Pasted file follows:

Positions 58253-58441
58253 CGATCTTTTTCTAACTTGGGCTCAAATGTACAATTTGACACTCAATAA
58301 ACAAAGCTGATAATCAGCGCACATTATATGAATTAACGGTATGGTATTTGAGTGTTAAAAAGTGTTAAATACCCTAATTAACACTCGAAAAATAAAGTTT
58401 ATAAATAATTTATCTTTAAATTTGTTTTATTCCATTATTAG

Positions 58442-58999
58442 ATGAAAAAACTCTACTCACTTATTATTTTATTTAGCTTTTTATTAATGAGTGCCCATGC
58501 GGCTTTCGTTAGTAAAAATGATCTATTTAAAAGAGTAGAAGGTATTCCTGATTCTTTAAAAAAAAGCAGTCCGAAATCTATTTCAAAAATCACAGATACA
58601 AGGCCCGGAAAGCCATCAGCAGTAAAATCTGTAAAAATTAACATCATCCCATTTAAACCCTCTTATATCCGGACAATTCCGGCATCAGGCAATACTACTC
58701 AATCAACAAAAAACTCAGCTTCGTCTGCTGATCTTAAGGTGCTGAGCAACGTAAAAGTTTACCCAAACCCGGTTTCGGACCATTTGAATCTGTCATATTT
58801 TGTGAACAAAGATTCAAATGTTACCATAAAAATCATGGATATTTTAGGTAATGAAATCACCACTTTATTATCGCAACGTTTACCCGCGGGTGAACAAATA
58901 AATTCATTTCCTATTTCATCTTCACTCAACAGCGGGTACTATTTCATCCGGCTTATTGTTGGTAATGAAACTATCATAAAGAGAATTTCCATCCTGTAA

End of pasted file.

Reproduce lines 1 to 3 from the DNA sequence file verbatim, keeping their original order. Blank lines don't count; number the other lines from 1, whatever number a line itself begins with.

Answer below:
Positions 58253-58441
58253 CGATCTTTTTCTAACTTGGGCTCAAATGTACAATTTGACACTCAATAA
58301 ACAAAGCTGATAATCAGCGCACATTATATGAATTAACGGTATGGTATTTGAGTGTTAAAAAGTGTTAAATACCCTAATTAACACTCGAAAAATAAAGTTT